Apple, Cisco trade shots over iPhone lawsuitIn the wake of a lawsuit filed by Cisco over Apple's alleged misuse of the iPhone trademark, the two companies on Thursday escalated the level of rhetoric in their claims to the hotly-contested product name.
Apple has broken the silence it maintained regarding its rights to use the iPhone name for its recently unveiled cellphone. An official statement issued by the company to its spokespeople flatly denied the legitimacy of the suit filed in federal court on Wednesday, characterizing Cisco's filing as both "silly" and "tenuous at best."
"We're the first company to ever use the iPhone name for a cellphone," the statement said. "If Cisco wants to challenge us on it, we're very confident we'll prevail."
In contrast, Cisco representatives have followed their own official statement with relatively candid responses, adopting an at once conciliatory and defensive tone. The network supplier maintained that it had no hostile intent against Apple and was merely protecting what it believed it rightly owned.
Speaking with the Wall Street Journal, spokesman John Earnhardt expressed hopes that the lawsuit would not need to continue. "We still hope we can reach an agreement," he said, "but when your neighbor steals your property, you have no recourse other than to call the cops and file a complaint."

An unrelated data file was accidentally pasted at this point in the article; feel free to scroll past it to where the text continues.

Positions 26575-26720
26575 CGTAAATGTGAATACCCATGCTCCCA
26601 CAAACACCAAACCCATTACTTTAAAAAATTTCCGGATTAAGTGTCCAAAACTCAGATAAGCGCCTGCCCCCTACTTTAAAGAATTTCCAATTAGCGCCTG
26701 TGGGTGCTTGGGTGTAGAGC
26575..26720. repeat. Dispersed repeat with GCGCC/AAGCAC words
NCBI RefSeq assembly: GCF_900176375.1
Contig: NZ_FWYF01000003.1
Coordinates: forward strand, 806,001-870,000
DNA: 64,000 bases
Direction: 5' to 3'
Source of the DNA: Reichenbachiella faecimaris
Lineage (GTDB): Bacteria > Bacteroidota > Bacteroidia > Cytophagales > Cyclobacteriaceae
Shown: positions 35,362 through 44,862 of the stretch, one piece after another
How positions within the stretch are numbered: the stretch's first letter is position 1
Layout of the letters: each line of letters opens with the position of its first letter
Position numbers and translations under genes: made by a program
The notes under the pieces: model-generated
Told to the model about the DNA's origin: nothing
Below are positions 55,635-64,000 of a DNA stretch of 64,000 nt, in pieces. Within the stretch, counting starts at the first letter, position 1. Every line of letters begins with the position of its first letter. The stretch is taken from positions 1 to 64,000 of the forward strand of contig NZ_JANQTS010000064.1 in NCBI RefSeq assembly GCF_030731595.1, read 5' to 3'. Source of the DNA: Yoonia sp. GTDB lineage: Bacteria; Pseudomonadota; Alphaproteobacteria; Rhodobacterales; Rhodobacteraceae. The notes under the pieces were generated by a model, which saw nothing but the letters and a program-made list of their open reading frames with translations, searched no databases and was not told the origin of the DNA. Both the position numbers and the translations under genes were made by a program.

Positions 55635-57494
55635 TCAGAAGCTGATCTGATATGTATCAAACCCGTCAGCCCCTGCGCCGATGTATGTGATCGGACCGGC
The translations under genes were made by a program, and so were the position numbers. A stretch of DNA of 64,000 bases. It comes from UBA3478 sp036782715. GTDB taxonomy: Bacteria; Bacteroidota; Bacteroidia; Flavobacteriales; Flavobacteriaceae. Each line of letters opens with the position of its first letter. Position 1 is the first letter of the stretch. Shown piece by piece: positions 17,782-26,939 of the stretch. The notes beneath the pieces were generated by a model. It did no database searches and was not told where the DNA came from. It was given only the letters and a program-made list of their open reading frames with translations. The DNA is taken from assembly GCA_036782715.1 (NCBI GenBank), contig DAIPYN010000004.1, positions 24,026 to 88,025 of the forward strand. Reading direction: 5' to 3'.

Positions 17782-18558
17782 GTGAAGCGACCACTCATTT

Cisco senior VP Mark Chandler was equally quick to defend his employer's approach in his corporate blog. He reiterated the company's formal claim that it has owned the iPhone trademark since 2000, following the buyout of an Internet phone developer named Infogear Technology, and that it had no financial or idealist grudges against its purported competitor. Infogear first registered the trademark in 1996.
"This is not a suit against Apples innovation, their modern design, or their cool phone. It is not a suit about money or royalties. This is a suit about trademark infringement," Chandler wrote. "This is a suit about trademark infringement."
The lawsuit — coupled with some profit taking — also triggered a small-scale retreat in the value of Apple's stock, which dipped by $1.20 to $95.80 by the close of the market Thursday evening. Financial agencies Bear Stearns and UBS had previously raised their estimates for Apple, triggering a dramatic surge to $97 in advance of today's news.
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